Definition of spurious in English:

spurious

adjective

  • 1Not being what it purports to be; false or fake.

    ‘separating authentic and spurious claims’
    • ‘Many in the press predicted that the FDA's actions would open the floodgates to a torrent of spurious claims.’
    • ‘Oliver's letter made a number of spurious allegations.’
    • ‘The IIF estimates that fraudulent and spurious claims will cost insurers at least €100 million this year but policy holders will pick up the tab in increased premiums.’
    • ‘That amendment would penalise drug companies if they lodged spurious patent claims designed to prevent cheap generic drugs entering the market.’
    • ‘All claims to objectivity become spurious and illusory.’
    • ‘Such blunt legislation will provide people and organisations with the means to bring spurious lawsuits against those they have a reason to dislike.’
    • ‘This extensive and thorough body of work, he pointed out, has been totally ignored by psychologists, who use the tired old standards and as a result obtain spurious results.’
    • ‘This argument about the cost - that the benefit will be only to the wealthy - is therefore spurious, totally false, and a diversion.’
    • ‘No wonder they generate so many spurious results that are never replicated.’
    • ‘Where is the evidence on which the writer bases such spurious claims?’
    • ‘He also said the industry's claims that tourism would be unaffected were as spurious as its claims about property prices.’
    • ‘People are entitled to compensation when they are injured, but we need to weed out the spurious claims.’
    • ‘The government has an obligation to act against spurious or fraudulent claims.’
    • ‘The spurious claims that this was the work of dissidents does not tally with the facts.’
    • ‘Subsequent investigation revealed that these claims were spurious.’
    bogus, fake, not genuine, specious, false, factitious, counterfeit, fraudulent, trumped-up, sham, mock, feigned, pretended, contrived, fabricated, manufactured, fictitious, make-believe, invalid, fallacious, meretricious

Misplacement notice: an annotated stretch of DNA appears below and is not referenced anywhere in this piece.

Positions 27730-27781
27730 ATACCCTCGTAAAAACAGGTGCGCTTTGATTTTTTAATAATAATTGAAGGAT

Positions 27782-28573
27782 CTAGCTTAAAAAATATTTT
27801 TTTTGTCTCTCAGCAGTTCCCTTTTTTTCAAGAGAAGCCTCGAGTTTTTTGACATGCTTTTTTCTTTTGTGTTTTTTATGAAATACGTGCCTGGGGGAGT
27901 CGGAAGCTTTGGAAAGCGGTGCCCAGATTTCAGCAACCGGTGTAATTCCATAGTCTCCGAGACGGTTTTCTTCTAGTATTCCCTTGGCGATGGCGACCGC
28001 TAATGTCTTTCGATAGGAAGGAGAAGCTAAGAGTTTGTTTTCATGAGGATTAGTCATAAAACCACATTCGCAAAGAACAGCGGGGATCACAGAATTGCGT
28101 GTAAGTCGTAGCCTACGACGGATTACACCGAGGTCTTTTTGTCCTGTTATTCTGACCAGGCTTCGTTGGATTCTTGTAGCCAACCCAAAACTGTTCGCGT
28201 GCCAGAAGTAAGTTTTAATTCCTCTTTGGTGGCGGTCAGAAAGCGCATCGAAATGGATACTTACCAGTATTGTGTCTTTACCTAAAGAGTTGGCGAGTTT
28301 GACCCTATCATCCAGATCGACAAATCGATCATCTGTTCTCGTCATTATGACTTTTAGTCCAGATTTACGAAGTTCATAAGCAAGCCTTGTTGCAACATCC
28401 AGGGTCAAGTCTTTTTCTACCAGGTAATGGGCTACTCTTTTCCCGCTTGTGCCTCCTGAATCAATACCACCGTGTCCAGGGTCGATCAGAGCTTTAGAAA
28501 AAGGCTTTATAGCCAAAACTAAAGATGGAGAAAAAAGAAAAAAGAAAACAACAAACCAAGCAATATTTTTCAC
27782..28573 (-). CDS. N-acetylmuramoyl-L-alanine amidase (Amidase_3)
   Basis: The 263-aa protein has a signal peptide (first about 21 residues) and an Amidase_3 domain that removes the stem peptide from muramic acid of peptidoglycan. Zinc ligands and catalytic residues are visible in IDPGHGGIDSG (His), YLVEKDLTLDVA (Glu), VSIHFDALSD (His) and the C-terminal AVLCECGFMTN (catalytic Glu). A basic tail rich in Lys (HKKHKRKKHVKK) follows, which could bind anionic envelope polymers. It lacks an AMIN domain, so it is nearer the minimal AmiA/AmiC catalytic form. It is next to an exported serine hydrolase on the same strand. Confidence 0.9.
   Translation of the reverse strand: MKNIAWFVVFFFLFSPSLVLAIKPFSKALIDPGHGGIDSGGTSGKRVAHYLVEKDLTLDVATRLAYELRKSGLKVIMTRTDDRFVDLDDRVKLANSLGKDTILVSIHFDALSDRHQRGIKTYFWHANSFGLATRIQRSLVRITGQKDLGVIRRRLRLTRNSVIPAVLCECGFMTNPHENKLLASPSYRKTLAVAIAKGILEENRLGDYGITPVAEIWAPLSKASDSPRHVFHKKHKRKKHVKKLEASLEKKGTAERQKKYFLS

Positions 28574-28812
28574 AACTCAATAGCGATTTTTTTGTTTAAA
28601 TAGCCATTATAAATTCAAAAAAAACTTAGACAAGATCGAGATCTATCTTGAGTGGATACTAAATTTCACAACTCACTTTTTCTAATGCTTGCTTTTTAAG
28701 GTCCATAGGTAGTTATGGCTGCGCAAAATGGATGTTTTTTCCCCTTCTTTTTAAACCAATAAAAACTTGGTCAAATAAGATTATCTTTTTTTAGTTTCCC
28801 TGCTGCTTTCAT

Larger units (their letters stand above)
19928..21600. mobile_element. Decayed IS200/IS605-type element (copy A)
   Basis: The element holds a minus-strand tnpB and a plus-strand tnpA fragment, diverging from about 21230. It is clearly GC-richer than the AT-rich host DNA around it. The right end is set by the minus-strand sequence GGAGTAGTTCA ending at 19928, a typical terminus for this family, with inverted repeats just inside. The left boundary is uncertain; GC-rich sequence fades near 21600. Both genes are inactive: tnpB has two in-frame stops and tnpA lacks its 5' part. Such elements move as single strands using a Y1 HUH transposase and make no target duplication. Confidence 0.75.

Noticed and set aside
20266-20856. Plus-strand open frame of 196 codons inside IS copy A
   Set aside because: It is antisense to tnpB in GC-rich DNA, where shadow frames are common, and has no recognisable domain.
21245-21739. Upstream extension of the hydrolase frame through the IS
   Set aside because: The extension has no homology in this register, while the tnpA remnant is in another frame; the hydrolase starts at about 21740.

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    1. 1.1 (of a line of reasoning) apparently but not actually valid.
      ‘this spurious reasoning results in nonsense’
      • ‘Magistrates will come down on the side of the tenant for the most spurious reasons.’
      • ‘This country does have certain quirky export bans, for very spurious reasons, and we would be aghast if the intention is to use this legislation to extend those sorts of controls.’
      • ‘Many of the survivors there expressed anger that the media routinely questioned the veracity of survivor testimony on the basis of spurious reasoning and apparent prejudice.’
      • ‘Predictions based upon the fact that bear markets only end when shares reach a certain valuation level are equally spurious.’
      • ‘It is what it is, and it's best not to invent spurious reasons to discard evidence just because you don't like it.’
      • ‘It is even conducting a survey, for the most spurious of reasons, of voluntary health organisations, asking them about their links to pharmaceutical companies.’
      • ‘Unfortunately, some creationists have also fallen for this spurious line of reasoning.’
      • ‘It is very easy, I think, for the Government to bring up some basically extremely spurious reasons why this moratorium should be continued, but there is no logic to it.’
      • ‘‘Our proposal was rejected as impractical but it's a spurious argument and we've never been given any real reasons why it wouldn't work,’ he said.’
      • ‘It seems a completely spurious line of argument.’
      • ‘The reason for the protest was spurious for several reasons.’
      • ‘And what is worse, they use their learning to invent spurious reasons for non-payment of the tax.’
      • ‘The arguments of the police were actually quite spurious.’
      • ‘Market pundits will come up with all sort of spurious reasons why shares may or may not continue to climb.’
      • ‘For a variety of spurious reasons, our network is being changed.’
      • ‘Insurers who try to wriggle out of critical illness claims for the most spurious of reasons are being forced to pay up by a leading consumer watchdog.’
      • ‘I agree that there are cases where people who would genuinely be good adopters seem to be turned down for rather spurious reasons - age, race, or social class.’
      • ‘I could find all sorts of spurious reasons why I needed to continue smoking.’
      • ‘Regardless of your feelings toward this particular company, you must know your line of reasoning is spurious at best.’
      • ‘Nina Fishman also gives ground to the myth that the 1970s were a time when unions had too much power and were constantly going on strike for spurious reasons.’
    2. 1.2archaic (of offspring) illegitimate.
      • ‘The husband's adultery…may give him a spurious son, by some wanton, on whom he lavishes the patrimony of his legitimate sons.’
      born out of wedlock, born of unmarried parents
      View synonyms

Origin

Late 16th century (in the sense ‘born out of wedlock’): from Latin spurius ‘false’ + -ous.

Pronunciation

spurious

/ˈspjʊərɪəs/